Archives are significant and important and we do not always recognise the importance of what might appear to be trivial. I remember some years ago when I was chairman of the Friends of the Library in Trinity College Dublin going to a wonderful lecture by Louis Cullen about the records of a small early 18th century manufacturing company in England which had been lost and were brought to the public's attention again in [935] the blitz when an area of Manchester was bombed. They were a remarkable deposit because they gave a lateral insight into that period.

I recently bought the records of the Georgian Society and it is interesting the curious things one finds in them. I was glad to find that a relation of my grandmother was a member of the committee. Then I discovered that one of the subscribers was a Mrs. Albany Fetherstonhaugh and her address was my house in North Great George's Street. When I looked further at the list of subscribers I found that a Mr. George Shackelton, whose family I also know, was living in a house called Anna Liffey, which is significant. We always knew the phrase Anna Liffey came from Abhainn na Life, but many people believed it had been coined by James Joyce. The name of that house is the first record of Anna Liffey I have come across prior to Joyce's usage of the phrase in Finnegan's Wake, although variations of it arise. When firms throw things out, they do not know they may be throwing out all types of information that could give an unusual insight into past life.

It is reasonable that we should discuss this issue in this wonderful building. The library started in this building in 1877. It was originally the library of the RDS in Leinster House before it was transferred to the building next door. I know that because my wonderful efficient secretary retrieved a lot of material from the Internet. The Internet can only operate in so far as archived materials are deposited within it which can be transcribed into an accessible form. Even though we think a great deal of mechanical regurgitation, we cannot retrieve material without careful archiving.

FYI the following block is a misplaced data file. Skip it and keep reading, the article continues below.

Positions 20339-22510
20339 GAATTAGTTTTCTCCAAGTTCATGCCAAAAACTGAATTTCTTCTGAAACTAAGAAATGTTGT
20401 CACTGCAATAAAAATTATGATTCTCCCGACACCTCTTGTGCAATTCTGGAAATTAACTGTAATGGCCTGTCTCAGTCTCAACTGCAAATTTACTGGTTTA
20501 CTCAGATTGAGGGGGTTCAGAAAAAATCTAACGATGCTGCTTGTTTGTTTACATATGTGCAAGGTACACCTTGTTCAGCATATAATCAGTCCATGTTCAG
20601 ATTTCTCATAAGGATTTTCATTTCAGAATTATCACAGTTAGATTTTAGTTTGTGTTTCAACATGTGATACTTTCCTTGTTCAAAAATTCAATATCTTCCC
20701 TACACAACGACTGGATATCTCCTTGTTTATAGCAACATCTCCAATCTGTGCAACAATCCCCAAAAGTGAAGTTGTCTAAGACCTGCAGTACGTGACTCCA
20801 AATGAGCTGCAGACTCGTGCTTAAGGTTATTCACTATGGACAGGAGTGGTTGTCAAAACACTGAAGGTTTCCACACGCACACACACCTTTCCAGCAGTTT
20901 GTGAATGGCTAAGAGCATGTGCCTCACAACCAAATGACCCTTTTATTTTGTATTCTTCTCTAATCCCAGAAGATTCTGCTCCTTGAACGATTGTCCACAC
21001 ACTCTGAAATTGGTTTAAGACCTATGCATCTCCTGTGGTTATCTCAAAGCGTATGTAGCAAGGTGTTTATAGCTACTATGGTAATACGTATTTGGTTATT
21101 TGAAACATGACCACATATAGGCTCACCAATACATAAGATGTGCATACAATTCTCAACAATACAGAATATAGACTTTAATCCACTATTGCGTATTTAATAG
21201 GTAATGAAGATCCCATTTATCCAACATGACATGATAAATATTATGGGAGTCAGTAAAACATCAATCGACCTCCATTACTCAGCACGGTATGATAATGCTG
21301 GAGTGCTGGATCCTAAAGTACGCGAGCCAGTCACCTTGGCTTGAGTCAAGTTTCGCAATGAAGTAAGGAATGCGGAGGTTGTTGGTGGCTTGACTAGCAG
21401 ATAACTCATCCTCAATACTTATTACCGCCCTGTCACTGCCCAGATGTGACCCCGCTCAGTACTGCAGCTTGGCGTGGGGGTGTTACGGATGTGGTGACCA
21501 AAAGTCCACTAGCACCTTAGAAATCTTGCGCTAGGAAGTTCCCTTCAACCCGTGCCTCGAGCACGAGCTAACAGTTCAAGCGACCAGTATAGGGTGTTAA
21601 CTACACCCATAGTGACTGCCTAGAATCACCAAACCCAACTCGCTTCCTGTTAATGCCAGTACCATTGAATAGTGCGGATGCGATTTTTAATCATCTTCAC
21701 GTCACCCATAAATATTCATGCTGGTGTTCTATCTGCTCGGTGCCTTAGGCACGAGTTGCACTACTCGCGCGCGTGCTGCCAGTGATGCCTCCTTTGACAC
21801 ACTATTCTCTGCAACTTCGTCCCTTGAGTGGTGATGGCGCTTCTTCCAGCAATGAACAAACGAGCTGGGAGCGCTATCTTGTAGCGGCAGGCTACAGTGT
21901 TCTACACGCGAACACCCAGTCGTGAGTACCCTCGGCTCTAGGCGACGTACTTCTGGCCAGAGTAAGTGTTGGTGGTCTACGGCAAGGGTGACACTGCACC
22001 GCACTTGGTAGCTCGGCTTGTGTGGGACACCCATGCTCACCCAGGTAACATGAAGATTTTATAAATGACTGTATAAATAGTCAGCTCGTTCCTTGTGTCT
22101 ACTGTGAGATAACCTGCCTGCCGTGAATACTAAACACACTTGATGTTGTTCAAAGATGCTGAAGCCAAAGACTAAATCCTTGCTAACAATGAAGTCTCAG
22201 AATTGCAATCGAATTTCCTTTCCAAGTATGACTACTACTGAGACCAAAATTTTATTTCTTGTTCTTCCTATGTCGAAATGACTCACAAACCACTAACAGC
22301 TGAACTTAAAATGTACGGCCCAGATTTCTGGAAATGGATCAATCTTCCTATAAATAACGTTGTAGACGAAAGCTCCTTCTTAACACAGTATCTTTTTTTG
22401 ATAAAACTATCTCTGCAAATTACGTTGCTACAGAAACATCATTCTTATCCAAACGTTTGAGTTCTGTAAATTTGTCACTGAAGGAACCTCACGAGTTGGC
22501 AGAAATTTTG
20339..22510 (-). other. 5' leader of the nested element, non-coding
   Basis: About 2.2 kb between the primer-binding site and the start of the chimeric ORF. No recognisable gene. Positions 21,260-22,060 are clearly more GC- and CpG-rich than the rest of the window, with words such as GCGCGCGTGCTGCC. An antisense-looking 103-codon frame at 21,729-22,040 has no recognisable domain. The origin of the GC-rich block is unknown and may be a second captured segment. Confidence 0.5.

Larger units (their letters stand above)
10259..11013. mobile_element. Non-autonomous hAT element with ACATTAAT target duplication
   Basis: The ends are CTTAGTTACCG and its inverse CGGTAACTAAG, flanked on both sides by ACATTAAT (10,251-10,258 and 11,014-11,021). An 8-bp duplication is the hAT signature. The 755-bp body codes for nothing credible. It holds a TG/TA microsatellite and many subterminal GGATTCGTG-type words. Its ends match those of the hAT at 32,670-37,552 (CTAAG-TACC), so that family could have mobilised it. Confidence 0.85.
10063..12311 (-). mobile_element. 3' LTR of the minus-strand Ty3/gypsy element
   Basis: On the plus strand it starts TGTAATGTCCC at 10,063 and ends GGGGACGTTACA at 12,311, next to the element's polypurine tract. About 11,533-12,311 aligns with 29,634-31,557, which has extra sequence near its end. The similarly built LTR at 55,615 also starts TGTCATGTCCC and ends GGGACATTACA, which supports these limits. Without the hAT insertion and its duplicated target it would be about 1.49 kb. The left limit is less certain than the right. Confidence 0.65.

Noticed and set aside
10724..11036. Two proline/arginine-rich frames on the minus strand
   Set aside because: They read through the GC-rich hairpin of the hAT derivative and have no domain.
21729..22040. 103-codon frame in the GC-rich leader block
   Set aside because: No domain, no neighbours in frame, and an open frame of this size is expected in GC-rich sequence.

A very important contribution was made by Dr. Jasper Joly. The genealogical office is significant for tourism because many people come here, particularly Americans, in search of their roots. I was glad to learn more about the newspaper plan because these are fragile materials. News print degrades very quickly and it often contains fascinating material. I have already given an archive of theatre programmes to the library in Trinity College. It looks flimsy in comparison to Joly's collection of 25,000 documents. I gave 500 books to the James Joyce Centre.

I also have a curious collection of press cuttings about the gay rights movement from its inception when the word was unacceptable in print. It follows the complete development of a social ideal. I want that to be preserved because news print degrades quickly and I am aware that it must be done professionally with proper conservation techniques. It is exciting that these records of our past, which can be lost easily, will be kept because of the good work done by the library.

I have received representations with regard to opening hours. I intended to raise the matter this evening. The letter I received stated:

[936] Another thing concerning this matter is the lack of access of various repositories. The National Library is not too bad but the National Archives closes every day at 5 p.m. and never opens weekends or public holidays. The only people who can research there are the unemployed and those on shift work. If you work constantly 8 to 4, 9 to 5 you can forget about the National Archives.

There is a similar problem with the office of the registrar of births, deaths and marriages. I welcome the accessibility of the library but a good point has been made in regard to the National Archives. People with a professional or research interest do not always have working hours which allow them to use the facilities. What has been done in the National Library with regard to flexible opening times could be done in the National Archives.